Azure Service Bus .NET SDK Deep Dive – Creating queues

Explains how to create queues with the management client, for more posts in this series go to Contents.

Without queues, topics and subscriptions (also called entities) there is not much we can do with an Azure Service Bus namespace. For the start it is sufficient enough to create a queue that we will use to send messages to and receive messages from. Creating entities requires a reference to the Microsoft.Azure.Management.ServiceBus package. In contrast to the older (new legacy Azure Service Bus SDK) the management client has been separated out into its own package to clearly separate runtime operations such as sending and receiving from creating, modifying and deleting entities.

Once we have a reference to the management package a management client can be created to interact with the namespace.

var client = new ManagementClient(connectionString);
if (!await client.QueueExistsAsync("queue")) 
   await client.CreateQueueAsync("queue");
await client.CloseAsync();

The above code demonstrates how to query whether an existing queue exists and if it doesn’t create the queue with name “queue” (I know very creative). Deleting a queue is equally simple:

var client = new ManagementClient(connectionString);
if (await client.QueueExistsAsync("queue")) 
   await client.DeleteQueueAsync("queue");
await client.CloseAsync();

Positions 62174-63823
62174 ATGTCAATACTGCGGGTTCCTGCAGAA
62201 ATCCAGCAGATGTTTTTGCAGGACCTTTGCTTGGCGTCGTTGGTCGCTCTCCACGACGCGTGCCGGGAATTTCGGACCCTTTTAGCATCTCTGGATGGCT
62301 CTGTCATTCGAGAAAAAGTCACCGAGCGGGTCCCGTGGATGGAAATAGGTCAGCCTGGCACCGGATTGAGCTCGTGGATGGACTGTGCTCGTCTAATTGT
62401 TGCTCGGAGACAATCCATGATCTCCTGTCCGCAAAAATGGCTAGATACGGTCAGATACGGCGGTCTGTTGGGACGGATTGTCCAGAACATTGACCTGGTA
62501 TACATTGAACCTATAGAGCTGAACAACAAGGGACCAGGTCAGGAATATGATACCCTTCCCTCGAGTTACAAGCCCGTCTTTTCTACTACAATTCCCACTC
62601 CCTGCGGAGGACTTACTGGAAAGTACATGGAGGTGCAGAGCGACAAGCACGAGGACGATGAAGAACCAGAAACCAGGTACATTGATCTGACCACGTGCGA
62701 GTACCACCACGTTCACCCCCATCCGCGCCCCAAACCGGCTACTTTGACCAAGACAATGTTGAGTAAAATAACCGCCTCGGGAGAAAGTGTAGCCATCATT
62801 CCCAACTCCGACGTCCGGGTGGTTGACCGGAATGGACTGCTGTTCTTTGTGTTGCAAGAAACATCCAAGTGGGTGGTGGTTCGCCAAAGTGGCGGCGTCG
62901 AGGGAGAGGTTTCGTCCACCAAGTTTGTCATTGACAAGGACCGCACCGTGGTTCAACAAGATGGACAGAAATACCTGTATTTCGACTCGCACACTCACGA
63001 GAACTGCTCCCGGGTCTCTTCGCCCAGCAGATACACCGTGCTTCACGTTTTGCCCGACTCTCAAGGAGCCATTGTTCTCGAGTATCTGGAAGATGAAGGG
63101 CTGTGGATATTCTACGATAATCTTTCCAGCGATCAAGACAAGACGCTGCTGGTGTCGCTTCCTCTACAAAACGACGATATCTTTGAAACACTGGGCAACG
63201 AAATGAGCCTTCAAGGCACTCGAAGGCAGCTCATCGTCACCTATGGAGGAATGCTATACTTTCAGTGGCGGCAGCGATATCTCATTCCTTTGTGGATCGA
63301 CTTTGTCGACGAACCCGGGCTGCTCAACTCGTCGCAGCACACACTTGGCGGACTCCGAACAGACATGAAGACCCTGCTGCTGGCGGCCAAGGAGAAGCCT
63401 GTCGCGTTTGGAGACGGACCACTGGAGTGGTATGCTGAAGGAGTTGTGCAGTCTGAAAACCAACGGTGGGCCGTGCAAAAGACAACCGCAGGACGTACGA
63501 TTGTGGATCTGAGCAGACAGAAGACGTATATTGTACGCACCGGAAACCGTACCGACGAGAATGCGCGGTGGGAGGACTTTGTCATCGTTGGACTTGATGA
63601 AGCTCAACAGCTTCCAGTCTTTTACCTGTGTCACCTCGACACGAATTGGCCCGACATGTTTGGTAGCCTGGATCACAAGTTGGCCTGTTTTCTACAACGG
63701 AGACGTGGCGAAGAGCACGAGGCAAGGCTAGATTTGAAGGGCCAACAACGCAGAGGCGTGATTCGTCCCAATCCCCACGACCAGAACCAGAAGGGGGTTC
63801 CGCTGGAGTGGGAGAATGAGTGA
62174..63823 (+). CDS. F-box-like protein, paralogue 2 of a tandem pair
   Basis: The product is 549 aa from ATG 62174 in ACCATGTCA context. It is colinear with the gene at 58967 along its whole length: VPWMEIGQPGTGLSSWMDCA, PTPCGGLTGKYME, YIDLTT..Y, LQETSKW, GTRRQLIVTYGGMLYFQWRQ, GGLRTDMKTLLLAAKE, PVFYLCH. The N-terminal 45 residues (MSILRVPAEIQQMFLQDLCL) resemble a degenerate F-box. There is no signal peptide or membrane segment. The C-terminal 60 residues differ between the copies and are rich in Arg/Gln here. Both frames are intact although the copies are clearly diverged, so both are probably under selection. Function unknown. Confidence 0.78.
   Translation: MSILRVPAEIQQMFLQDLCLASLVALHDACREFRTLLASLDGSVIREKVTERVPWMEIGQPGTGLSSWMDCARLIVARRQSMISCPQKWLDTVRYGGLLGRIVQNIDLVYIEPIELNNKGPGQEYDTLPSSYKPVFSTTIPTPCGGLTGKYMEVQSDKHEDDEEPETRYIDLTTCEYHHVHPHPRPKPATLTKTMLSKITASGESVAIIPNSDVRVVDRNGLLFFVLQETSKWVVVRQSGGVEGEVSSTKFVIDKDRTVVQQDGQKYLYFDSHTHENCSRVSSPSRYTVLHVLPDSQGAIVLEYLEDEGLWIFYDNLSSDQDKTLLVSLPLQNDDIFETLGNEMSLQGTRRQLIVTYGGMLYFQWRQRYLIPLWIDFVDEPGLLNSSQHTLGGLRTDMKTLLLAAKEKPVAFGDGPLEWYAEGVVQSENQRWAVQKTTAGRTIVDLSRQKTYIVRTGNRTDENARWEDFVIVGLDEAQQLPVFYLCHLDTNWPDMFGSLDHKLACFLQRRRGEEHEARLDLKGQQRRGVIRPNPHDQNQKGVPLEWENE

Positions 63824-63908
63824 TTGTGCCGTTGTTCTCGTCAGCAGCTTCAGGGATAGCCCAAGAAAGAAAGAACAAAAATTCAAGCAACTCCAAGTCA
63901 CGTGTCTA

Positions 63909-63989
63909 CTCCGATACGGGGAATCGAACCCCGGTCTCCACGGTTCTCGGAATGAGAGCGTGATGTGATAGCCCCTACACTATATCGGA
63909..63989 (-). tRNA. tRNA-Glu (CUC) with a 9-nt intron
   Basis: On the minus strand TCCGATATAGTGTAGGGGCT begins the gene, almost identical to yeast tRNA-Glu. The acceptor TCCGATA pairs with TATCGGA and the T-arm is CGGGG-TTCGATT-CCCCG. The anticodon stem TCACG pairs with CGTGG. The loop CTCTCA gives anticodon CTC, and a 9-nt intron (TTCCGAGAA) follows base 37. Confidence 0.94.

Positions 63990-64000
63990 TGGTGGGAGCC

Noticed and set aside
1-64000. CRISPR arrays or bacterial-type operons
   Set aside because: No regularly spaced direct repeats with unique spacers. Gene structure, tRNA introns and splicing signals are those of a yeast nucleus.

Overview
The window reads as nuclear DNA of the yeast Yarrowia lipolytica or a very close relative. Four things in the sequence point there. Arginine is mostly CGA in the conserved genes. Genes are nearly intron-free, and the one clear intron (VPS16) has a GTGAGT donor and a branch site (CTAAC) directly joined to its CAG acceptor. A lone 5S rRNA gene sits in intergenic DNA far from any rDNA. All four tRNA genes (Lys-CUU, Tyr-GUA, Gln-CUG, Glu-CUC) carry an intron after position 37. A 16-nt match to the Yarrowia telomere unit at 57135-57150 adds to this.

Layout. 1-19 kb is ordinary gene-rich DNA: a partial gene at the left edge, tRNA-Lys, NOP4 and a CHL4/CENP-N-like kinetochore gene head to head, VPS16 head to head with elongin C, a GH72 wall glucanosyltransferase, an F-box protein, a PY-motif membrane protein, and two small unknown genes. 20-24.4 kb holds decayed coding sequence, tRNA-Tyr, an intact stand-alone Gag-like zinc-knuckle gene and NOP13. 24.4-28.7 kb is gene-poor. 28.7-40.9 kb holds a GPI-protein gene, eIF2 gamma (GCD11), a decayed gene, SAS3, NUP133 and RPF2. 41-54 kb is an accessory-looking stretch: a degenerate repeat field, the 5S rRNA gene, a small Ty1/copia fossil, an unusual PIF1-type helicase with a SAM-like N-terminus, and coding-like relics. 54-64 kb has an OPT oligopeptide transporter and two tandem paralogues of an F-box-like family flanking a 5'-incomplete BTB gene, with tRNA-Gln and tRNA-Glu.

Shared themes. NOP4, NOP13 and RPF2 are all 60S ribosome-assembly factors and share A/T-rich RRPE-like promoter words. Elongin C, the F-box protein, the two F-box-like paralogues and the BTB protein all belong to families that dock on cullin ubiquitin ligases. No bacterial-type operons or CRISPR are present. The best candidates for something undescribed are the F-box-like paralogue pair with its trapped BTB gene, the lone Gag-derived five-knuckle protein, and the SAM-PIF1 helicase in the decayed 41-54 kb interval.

For the management operations to work the access policy used to connect to the broker requires the Manage claim.

The really nice thing about those claims is that if you don’t require to create entities during runtime and have a fairly static set of queues, topics and subscriptions (more about those later) you can have two SAS Policies. One SAS policy with manage rights that is only used to create the necessary entities as part of your deployment scripts and one SAS policy without manage rights that is used to actually send and receive messages on the already constructed entities. That gives you an additional layer of certainty that no-code running in production can actually execute destructive operations such as deleting queues. My friend Damien has a great article about restricted access with Azure Service Bus should you wish to dig deeper.

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Daniel Marbach

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